Because not all of these are weighted equally at any given point in time. I think. The conversations that I have been a part of lately, character has become less of a weighted factor, that there's a lot more interest put on capacity in particular, lots of focus right now on ability to repay, whereas that was a heavy, heavy factor in small business as an example, starting to see that creep even more into commercial.
What, what happens if this goes bad? What are my recourses? Collateral thus is much more important maybe than it has been in the past. What can I get out of what is put up to secure this? David, I don't know what are you seeing conversations you're having? Are there one or two of the C's that do you think might be more important than another right now?
David Catalano: I still think the character is always important.
Bryan Peckinpaugh: Oh, no, not arguing that. It's not just that maybe lesser of importance today, you could be high character with no capacity to repay. You're not going to get the loan.
David Catalano: Yeah. And I, I do, I do see because of certain asset classes are, are in question today. I think that the collateral is definitely going to get more scrutiny. think about commercial real estate. We serve a community bank market. So think about, banks from, a hundred million dollars to 20 billion dollars they're heavily reliant on real estate. So if you think about the collateral associated with that, the analysis is going to be more important now than ever, making sure that that's, all buildings aren't the same. All occupancies aren't the same just because it's, real estate doesn't necessarily mean it's good collateral given the changes we've seen in the real estate market. So I see that as extremely important now to discern the quality of that collateral and understand it better now than ever,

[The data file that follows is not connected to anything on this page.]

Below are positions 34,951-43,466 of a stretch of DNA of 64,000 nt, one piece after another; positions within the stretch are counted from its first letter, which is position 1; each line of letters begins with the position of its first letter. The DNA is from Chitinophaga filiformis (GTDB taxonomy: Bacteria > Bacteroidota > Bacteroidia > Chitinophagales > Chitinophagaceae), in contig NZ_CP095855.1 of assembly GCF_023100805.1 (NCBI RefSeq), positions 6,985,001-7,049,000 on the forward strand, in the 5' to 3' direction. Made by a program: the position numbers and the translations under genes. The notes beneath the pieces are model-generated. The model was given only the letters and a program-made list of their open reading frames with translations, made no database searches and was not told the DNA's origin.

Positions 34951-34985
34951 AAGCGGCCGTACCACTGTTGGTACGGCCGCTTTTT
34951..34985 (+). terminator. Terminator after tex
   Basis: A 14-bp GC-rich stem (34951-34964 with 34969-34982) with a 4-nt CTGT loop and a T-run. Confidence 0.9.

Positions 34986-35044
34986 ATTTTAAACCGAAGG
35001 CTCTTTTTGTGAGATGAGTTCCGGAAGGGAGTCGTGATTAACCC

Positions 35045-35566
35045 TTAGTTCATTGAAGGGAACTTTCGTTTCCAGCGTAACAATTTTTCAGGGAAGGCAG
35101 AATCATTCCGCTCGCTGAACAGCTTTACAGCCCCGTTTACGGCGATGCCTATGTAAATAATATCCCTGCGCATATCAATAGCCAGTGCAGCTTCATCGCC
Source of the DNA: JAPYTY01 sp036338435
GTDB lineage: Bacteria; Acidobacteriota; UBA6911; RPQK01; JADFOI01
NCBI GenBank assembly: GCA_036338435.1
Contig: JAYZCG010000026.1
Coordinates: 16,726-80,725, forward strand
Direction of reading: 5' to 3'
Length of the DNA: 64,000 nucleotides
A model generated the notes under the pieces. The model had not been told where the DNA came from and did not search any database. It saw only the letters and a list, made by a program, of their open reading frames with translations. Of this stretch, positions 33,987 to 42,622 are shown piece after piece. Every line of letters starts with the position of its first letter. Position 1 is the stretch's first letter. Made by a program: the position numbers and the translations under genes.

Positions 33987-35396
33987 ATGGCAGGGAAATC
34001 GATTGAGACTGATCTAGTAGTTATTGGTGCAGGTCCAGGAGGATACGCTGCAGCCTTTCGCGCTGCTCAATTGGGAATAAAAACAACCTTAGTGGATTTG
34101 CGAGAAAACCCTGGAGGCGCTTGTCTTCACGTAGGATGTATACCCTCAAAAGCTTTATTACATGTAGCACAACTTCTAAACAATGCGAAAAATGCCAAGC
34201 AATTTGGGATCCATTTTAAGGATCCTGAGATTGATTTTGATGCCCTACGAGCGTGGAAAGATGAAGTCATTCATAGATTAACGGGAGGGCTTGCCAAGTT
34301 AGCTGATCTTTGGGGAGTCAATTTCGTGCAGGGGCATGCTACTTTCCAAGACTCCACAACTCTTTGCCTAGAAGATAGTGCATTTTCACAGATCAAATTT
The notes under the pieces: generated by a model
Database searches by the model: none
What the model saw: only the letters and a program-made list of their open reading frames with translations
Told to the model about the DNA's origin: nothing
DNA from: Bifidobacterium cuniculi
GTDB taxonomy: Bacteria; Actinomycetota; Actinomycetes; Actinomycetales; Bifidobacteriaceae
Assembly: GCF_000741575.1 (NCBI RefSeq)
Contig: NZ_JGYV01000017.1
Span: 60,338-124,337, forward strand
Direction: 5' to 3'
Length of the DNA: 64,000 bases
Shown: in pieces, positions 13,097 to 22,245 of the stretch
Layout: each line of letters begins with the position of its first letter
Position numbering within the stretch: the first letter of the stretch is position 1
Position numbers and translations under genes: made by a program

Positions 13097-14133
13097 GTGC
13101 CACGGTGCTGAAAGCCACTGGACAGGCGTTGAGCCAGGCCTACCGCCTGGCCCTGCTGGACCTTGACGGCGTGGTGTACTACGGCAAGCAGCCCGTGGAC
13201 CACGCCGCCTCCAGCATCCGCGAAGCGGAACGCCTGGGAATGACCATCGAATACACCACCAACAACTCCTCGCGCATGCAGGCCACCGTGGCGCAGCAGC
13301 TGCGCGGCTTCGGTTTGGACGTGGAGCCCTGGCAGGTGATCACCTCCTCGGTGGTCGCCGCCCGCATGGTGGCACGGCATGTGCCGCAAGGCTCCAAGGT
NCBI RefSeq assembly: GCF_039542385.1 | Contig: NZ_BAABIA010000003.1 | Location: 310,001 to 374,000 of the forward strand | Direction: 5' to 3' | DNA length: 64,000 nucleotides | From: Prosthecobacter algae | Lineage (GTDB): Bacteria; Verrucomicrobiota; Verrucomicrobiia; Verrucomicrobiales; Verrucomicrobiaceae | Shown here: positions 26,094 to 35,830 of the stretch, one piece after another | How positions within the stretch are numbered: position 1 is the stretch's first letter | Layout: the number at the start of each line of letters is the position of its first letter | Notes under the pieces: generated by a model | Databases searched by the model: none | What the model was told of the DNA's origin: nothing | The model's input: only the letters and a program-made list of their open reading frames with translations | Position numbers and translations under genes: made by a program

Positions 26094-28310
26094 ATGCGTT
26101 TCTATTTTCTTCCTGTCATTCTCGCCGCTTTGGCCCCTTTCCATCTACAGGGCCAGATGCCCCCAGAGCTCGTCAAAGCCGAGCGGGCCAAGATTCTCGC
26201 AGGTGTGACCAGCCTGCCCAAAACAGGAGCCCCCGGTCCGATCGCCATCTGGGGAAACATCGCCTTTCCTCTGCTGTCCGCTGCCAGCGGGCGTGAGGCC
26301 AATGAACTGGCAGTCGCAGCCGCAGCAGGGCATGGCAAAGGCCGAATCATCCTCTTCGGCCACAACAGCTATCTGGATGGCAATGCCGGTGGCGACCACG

Bryan Peckinpaugh: So, so knowing that I think we're collectively on the same page, five C's of credit, important now, important forever, maybe shift the conversation a bit of, okay, if we all agree, then how do we ensure that is part, an appropriate part of what I do as a financial institution? How do I embed those five C's and give myself control over how much they weigh into the decision processes. I think it becomes very interesting of what can I do to take some of these, subjective criterias and try to make them objective. now maybe more than ever, the importance that technology can play in how I think about the five C's. And, can I leverage the technology that I have to look at different conditions differently? Can I separate by NAICS code so that I, use the other four C's differently for hospitality than I do for, commercial real estate than I do for general C&I lending. does, does my technology empower me to do that? Can I separate that out? Maybe you have different workflows for those or different underwriting criterias, different credit policies.